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The Tailgate / Re: Apple pie for Punjabi neighbour revisited
« Last post by Okanagan on Today at 08:45:51 AM »
We ate goat a few times when I was growing up.  Similar to venison in  my memory.  And I've eaten Rocky Mountain goats several times.  The wild mountain goats have all been superb flavor and the most consistently tough meat I've encountered.  We gave up on making anything but stew cubes out of a huge old billy I tagged, and my wife makes a wonderful stew in a slow cooker.

We are moving down across the line to live near my two boys and eight of our ten grandkids, in a place called Sequim, about 60 miles west of Seattle.  My wife had a bad fall awhile back and my sons said, "Dad, why don't you move near us so that if anything happens to either of you, it will be easier for us to take care of you."  Of all the things a son could say, that is pretty good, and at least living in the same country makes it easier on them when we/I kick the bucket.  It is time.

It is hard to give up four months of deer season, over the counter moose, elk, bear, caribou, 3 kinds of sheep, Rocky Mountain goats, lynx, fabulous fishing for trout and salmon etc. etc. but I am getting too aged to hunt most of those well, and being near Code and the other grand-kids is a fabulous trade-off.

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The Tailgate / Re: Apple pie for Punjabi neighbour revisited
« Last post by remrogers on Today at 08:31:17 AM »
What goes around, comes around.
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The Tailgate / Today in history 12-11
« Last post by remrogers on Today at 08:30:26 AM »
1944
Toronto endures record snowstorm

The city of Toronto, Canada, is battered with its worst-ever snowfall on this day in 1944. Twenty-one people died as a result of the record storm, in which nearly 20 inches of snow fell in a single day.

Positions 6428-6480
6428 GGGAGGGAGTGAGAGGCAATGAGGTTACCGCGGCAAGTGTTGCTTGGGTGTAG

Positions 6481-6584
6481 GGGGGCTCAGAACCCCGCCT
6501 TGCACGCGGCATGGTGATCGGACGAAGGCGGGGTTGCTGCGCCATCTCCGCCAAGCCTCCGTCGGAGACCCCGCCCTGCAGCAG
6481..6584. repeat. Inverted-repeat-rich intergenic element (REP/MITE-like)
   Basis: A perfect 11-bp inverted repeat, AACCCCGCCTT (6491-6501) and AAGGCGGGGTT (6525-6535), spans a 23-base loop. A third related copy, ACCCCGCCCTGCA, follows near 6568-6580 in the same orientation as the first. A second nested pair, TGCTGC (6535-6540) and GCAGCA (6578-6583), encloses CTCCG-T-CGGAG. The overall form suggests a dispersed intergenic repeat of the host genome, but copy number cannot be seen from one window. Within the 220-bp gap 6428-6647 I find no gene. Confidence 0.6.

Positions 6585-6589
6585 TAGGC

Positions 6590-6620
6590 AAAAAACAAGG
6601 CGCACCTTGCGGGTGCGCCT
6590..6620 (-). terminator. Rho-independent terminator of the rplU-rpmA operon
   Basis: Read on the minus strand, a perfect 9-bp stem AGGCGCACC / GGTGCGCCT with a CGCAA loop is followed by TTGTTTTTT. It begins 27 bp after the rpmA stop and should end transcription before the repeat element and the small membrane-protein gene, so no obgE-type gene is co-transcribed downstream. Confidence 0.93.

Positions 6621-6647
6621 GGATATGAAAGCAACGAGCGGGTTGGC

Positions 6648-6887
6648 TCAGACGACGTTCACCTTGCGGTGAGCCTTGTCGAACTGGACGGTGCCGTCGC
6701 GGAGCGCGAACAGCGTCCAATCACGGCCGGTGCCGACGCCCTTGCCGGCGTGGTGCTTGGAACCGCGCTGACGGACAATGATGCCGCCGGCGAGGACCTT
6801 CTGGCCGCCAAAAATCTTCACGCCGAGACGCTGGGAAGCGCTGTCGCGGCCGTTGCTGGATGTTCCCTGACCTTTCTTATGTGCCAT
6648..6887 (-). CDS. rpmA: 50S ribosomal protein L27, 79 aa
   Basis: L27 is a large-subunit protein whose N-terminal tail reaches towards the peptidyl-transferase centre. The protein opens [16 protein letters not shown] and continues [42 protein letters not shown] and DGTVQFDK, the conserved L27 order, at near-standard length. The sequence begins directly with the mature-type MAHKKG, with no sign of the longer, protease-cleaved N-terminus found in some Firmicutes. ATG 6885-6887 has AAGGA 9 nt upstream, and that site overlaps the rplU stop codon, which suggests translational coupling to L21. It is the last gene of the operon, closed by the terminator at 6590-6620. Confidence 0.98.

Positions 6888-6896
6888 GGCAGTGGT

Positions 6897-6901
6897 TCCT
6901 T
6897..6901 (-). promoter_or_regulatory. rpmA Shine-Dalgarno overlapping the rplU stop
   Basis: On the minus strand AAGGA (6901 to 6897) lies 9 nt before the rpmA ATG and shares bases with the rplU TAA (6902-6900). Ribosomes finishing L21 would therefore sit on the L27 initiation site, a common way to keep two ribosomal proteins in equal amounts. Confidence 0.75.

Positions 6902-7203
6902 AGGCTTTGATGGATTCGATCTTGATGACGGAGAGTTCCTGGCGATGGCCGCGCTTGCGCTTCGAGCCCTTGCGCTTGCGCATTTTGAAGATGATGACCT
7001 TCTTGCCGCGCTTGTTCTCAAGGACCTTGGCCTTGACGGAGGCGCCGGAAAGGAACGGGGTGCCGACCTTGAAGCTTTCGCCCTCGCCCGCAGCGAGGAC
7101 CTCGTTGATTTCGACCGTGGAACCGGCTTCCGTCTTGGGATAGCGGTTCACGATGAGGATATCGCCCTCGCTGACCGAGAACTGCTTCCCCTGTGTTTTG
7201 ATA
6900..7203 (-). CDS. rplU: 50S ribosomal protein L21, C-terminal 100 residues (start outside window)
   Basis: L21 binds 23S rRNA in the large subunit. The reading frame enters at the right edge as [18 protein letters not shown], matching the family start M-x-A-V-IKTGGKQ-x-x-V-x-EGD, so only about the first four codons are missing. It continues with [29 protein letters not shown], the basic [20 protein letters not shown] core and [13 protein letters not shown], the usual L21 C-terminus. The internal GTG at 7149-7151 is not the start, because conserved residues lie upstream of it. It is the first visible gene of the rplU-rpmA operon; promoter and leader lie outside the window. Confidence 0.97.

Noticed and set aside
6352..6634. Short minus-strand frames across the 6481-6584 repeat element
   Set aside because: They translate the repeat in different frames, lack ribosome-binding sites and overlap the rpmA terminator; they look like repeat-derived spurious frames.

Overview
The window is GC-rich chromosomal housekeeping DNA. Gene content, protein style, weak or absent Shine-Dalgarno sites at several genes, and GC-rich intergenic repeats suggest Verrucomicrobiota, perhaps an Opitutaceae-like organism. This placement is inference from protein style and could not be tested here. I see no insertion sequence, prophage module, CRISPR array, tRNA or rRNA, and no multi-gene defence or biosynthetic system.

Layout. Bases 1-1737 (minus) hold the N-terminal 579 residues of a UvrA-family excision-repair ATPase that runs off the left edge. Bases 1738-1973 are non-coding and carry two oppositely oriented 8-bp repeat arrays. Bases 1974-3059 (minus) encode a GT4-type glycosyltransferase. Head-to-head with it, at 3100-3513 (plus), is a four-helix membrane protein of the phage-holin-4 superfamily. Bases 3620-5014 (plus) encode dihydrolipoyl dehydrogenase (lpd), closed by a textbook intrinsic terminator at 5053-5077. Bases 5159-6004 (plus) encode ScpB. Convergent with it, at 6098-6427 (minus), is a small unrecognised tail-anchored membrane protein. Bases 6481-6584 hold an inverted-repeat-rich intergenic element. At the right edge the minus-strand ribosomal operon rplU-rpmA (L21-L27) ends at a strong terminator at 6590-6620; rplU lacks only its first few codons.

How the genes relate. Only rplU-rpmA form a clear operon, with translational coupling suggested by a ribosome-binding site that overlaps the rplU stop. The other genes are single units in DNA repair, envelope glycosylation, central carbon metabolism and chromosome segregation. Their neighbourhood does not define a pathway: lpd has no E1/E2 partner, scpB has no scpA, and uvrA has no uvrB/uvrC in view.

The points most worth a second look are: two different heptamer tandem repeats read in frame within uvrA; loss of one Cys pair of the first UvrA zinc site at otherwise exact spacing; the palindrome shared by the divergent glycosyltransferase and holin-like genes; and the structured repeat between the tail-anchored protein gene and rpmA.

The storm began hundreds of miles to the south near the Gulf of Mexico; it stalled after moving north over Toronto. In addition to the tremendous amount of snow, the winds from the storm were so high that visibility was reduced to nothing. The blizzard also created huge drifts that trapped people inside their homes. A streetcar on Queen Street was knocked over by the wind and snow, trapping 170 people and killing one person. All traffic and businesses in the city were shut down. Perhaps most importantly, as the storm took place during World War II, the city’s ammunition factory was forced to close.

Thirteen of the 21 storm-related deaths came as a result of heart attacks caused by overexertion as people shoveled snow to dig themselves out of their homes. The Toronto Daily Star‘s headline the next day was “Whole City Stopped as if by Giant Hand.” Mac’s, a famous restaurant at the University of Toronto, had to close for the first time in its history.

Although it is difficult to measure snowfall to assess records, this blizzard was certainly close to a single-day high. In the 1998-99 winter, Mt. Baker in northeastern Washington reported its own record high—a remarkable 1,140 inches of snow. This is believed to be the all-time high for seasonal snowfall.
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The Tailgate / Re: Apple pie for Punjabi neighbour revisited
« Last post by Hawks Feather on Today at 08:28:58 AM »
Nice of them to invite you to their gathering.  Sounds like a good time.  I can't think of a time that I have eaten goat, but if it is meat it can't be too bad.

I suppose that you are moving someplace nice like inner-city Seattle so you will be closer to all the things that I think you would not like.   :innocentwhistle:

Jerry
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Predator Hunting / Re: Lights
« Last post by Hawks Feather on Today at 08:25:01 AM »
It has been several years since I went out with lights but do have a ‘decent’ collection of them.  Light Force is probably the best quality light that I have, but it only made it to the field a couple of times. Then there are several like you can find Cabela’s, Wal-Mart, etc. They work, but don’t have the quality build that the Light Force does.  Then there are several that will clip on a scope, others with headbands, etc.